Kellie Rae Art Galleries

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Bird Paintings & Artwork - Bird Paintings Insects, Amphibians & Aquatic Plant Paintings & Artwork - Animal & Nature Paintings

Fish Paintings & Artwork - Fish Paintings Prayer Boxes

Signed limited edition prints are available!
Contact Kellie Rae at 612-718-1223 or
Frame Up Gallery in Grand Rapids, MN
at 218-327-1271 for more details.

Biography

A gallery visitor once asked Kellie Rae how long it took her to paint one of her portraits of birds. "All of my life" was her reply.

Born on her ancestral family farm among the rolling hills and praries of Northeastern Nebraska, Kellie Rae has always retained a love of, and respect for, the natural world. Whether it be the cultivated fields of golden corn and wheat, the natural grasslands that cover endless miles of land, or the streams that water the earth, this beautiful environment remains the essential foundation of her view of the world.

Her reverence and respect for nature imbue her life and art with the sincerity of prayer, as befits a woman whose Quaker forbearers moved West to establish one of Nebraska's first homesteaded farms.

A poet as well as a painter, Kellie Rae sees the world in terms of its beauty and its sanctity. Like the prose of the great Nebraska author Willa Cather, or the contemporary poems of Mary Oliver, Kellie Rae's visual images show us an understanding of the specialness of the most humble of natural forms. Her paintings are a sincere celebration of life imbued with careful observation, tenderness, and respect. The creatures she depicts are not anonymous. Each one expresses the uniqueness of the individual, the sense of personality that recognizes the special character of all of God's creations.

Kellie Rae's poetic vision of nature comes into the world through the masterful sureness of her craft. She studied art at the University of Nebraska and later added to her training at an art academy in Florence, Italy. Her sophisticated technique is based on the craft of the Renaissance masters whose work she studied and whose careful building up of the image yields a sense of depth that evokes the beating heart that lies beneath the feathers or scales in all their complexity of color and texture. The animals she creates exist in a space that adds a sense of mystery and timelessness to the vision.

These paintings could not have been created within the overbearing built environment of the city with its noise and frenetic activity. Her studio sits on a hill overlooking Prarie Lake in Northern Minnesota. Surrounded by woods and long vistas of water, her retreat is a place of sanctuary that allows her to enter the fullness of nature in all seasons. A student of natural history, Kellie Rae is a ceaseless student, ever eager to learn about the animals who fill her life and her art. She is a close observer of nature and fascinated with creatures great and small. Her work honors the world in which she lives and provides her with an essential expression of her love of life in its many forms. We are fortunate that Kellie Rae has devoted her life to bringing her vision to others as an affirmation of the world in which we live.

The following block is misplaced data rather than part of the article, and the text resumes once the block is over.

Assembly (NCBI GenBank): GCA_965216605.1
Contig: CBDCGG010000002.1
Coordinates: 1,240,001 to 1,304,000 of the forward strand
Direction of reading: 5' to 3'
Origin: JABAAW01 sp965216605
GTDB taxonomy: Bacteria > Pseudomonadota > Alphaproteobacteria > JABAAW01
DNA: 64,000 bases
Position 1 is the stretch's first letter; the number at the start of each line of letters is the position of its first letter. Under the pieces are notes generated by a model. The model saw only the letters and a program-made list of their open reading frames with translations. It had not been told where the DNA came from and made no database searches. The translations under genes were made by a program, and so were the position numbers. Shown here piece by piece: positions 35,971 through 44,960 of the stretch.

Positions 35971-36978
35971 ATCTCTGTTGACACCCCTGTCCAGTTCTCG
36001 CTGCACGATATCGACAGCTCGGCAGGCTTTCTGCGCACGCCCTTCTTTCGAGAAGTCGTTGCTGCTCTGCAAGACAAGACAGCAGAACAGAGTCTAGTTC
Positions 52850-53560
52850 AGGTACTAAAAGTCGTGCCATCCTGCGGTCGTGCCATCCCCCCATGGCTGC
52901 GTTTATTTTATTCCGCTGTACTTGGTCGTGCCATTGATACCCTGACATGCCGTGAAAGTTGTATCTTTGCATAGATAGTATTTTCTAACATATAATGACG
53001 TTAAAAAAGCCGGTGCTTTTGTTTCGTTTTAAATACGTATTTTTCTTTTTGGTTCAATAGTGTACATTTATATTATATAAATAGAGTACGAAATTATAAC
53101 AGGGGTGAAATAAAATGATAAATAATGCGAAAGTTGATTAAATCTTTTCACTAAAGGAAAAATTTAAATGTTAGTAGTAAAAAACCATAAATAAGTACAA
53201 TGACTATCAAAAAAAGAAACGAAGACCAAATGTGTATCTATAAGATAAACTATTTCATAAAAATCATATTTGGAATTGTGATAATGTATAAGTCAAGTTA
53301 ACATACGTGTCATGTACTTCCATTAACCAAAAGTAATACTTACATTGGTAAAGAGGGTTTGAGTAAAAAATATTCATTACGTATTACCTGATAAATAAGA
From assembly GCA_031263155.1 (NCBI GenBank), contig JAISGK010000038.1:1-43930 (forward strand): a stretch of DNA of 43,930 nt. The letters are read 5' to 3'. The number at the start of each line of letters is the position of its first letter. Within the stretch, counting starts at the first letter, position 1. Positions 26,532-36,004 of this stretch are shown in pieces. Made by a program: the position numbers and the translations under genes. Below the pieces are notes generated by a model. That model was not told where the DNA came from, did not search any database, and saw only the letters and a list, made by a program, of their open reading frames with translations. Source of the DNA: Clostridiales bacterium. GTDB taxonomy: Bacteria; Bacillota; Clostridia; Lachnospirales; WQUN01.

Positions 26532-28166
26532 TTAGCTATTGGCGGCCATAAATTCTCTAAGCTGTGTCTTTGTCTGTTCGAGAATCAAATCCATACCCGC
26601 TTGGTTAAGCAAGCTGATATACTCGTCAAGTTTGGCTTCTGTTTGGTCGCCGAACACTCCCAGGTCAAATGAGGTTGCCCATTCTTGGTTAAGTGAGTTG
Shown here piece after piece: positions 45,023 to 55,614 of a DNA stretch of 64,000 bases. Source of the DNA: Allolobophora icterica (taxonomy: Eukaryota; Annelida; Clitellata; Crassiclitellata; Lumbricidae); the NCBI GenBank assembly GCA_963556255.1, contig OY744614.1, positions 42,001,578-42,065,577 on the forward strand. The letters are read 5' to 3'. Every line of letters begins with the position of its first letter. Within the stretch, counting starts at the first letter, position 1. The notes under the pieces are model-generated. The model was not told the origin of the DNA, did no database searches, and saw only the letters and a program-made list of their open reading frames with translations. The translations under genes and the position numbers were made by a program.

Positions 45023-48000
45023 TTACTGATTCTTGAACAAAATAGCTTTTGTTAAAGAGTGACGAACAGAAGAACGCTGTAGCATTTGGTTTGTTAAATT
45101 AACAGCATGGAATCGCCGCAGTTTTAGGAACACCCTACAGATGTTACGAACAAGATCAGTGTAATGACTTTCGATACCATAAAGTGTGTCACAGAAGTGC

Bio By - Dr. Evan Maurer
(Minneapolis Instute of Art, Director Emeritus)

Kellie Rae Theiss - Minnesota Nature Artist Kellie Rae Theiss - Minnesota Nature Artist

Excerpt from a Pioneer Press review of Kellie Rae's Prayer Boxes by Thomas O'Sullivan:

Kellie Rae Theiss' nature-based artworks take viewers outside the gallery, outside the city, to closer encounters than the typical landscape painting. A Nebraska farm girl turned big-city gallerist, Theiss has long devoted her academic painting style to Midwestern nature. In her current exhibition, Theiss enters a new element, showing wall-hung and tabletop constructions that combine paintings and carvings with nests and branches inside wood boxes she has found or made. The box format allows Theiss to play painted illusions of space and substance against literal enclosed spaces, some housing actual branches and carved bird forms. "Lock and Key," a simple foot-wide box painted in warm sunshine hues, features five dragonflies. Three are painted, and two are actual specimens she has varnished for permanence, inviting the viewer to compare her painting with the subject painted. Faint pencil lines hint at her painstaking technique of sanding, drawing and painting that undergirds the apparently rustic boxes.

"This is a little bit about romanticizing what we've lost," Theiss observes. Her work draws on not just the natural world she researched songbirds at the Bell Museum, among other places, to hone her representations but also on the human, built environment as well. Century-old wood from a dismantled schoolhouse near Theiss' cabin supplied the weather-textured boards on which she paints birds and mounts nests. Old wood cheese boxes with ghostly lettering become reliquaries for carved bird forms and eggs, with painted skies decorating their interiors. The gifts of friends and family members, the wood "has a history, like most of us," she says. In her gentle transformations, Theiss has filled these cast-off materials with skill and feeling.